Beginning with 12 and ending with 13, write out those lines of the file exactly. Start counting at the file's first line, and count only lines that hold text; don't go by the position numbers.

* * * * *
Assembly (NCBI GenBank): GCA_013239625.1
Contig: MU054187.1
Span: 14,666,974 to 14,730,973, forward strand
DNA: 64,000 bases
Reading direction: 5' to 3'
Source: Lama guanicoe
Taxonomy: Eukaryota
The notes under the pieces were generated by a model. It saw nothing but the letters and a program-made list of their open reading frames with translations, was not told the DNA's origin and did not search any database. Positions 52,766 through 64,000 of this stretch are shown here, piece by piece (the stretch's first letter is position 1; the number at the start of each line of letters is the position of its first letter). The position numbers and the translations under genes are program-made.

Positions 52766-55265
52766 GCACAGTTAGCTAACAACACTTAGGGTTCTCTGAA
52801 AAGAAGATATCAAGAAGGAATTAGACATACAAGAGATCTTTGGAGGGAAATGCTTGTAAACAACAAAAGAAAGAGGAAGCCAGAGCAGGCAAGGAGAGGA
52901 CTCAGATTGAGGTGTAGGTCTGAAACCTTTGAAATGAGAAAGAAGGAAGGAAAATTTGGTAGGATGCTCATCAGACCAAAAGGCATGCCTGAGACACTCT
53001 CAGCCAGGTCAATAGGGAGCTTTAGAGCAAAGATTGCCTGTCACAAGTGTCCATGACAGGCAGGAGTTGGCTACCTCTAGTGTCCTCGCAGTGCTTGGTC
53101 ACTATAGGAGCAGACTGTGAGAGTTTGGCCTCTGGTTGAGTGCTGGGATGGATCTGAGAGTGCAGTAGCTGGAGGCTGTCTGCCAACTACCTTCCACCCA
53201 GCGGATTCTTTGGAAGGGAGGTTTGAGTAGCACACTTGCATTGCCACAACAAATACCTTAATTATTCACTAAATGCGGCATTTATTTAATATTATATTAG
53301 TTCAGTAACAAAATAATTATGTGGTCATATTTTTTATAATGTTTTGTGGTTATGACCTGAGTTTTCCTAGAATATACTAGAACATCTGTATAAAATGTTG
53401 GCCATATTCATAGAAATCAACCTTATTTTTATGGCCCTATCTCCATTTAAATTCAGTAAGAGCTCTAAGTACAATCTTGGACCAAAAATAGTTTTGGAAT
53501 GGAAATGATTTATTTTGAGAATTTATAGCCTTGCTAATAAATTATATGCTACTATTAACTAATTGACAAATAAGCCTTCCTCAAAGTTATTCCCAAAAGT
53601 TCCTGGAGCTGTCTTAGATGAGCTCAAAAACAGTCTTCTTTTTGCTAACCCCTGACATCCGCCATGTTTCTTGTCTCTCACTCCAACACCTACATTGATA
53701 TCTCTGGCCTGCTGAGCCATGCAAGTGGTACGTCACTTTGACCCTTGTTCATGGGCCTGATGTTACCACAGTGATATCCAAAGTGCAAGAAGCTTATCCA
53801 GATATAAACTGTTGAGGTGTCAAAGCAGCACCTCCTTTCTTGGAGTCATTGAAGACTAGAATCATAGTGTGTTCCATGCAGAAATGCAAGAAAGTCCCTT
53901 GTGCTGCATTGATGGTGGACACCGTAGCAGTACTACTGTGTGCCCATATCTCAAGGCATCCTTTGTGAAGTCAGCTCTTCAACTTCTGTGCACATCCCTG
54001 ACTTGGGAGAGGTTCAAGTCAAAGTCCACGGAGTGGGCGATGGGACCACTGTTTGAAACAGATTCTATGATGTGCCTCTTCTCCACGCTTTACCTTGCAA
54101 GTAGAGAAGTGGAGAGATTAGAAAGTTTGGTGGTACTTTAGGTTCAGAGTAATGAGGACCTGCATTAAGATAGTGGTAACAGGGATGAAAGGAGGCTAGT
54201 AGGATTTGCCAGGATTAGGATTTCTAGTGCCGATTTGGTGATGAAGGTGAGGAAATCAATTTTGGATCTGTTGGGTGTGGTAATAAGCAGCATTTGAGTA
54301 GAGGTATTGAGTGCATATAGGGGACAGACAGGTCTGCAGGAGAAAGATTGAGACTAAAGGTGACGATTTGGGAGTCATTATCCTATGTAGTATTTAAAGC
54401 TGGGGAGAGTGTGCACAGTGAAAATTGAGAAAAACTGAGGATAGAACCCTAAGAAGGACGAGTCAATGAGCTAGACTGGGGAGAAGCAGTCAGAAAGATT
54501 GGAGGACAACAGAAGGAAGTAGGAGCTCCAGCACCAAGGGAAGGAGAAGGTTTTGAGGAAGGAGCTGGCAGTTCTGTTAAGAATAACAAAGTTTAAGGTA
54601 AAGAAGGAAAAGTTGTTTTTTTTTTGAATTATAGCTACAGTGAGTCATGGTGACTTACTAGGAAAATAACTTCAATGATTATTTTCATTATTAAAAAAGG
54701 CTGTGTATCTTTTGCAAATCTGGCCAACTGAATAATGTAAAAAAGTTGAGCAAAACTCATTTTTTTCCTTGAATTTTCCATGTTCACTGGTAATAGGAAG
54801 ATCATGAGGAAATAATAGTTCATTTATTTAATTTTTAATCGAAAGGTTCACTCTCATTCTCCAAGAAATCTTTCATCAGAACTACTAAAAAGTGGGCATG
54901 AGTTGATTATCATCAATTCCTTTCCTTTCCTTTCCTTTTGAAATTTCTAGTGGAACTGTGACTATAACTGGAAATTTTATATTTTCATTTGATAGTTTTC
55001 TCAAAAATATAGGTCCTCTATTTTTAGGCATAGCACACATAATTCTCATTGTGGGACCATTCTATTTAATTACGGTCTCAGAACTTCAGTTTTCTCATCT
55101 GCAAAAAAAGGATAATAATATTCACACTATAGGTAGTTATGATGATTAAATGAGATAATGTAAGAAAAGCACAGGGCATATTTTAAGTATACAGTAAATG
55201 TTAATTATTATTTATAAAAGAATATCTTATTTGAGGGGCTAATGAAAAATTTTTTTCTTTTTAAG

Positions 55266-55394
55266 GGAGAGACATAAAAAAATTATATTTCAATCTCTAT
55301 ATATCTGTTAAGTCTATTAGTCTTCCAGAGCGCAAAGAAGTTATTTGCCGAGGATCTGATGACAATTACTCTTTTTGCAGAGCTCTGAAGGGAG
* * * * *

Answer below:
52901 CTCAGATTGAGGTGTAGGTCTGAAACCTTTGAAATGAGAAAGAAGGAAGGAAAATTTGGTAGGATGCTCATCAGACCAAAAGGCATGCCTGAGACACTCT
53001 CAGCCAGGTCAATAGGGAGCTTTAGAGCAAAGATTGCCTGTCACAAGTGTCCATGACAGGCAGGAGTTGGCTACCTCTAGTGTCCTCGCAGTGCTTGGTC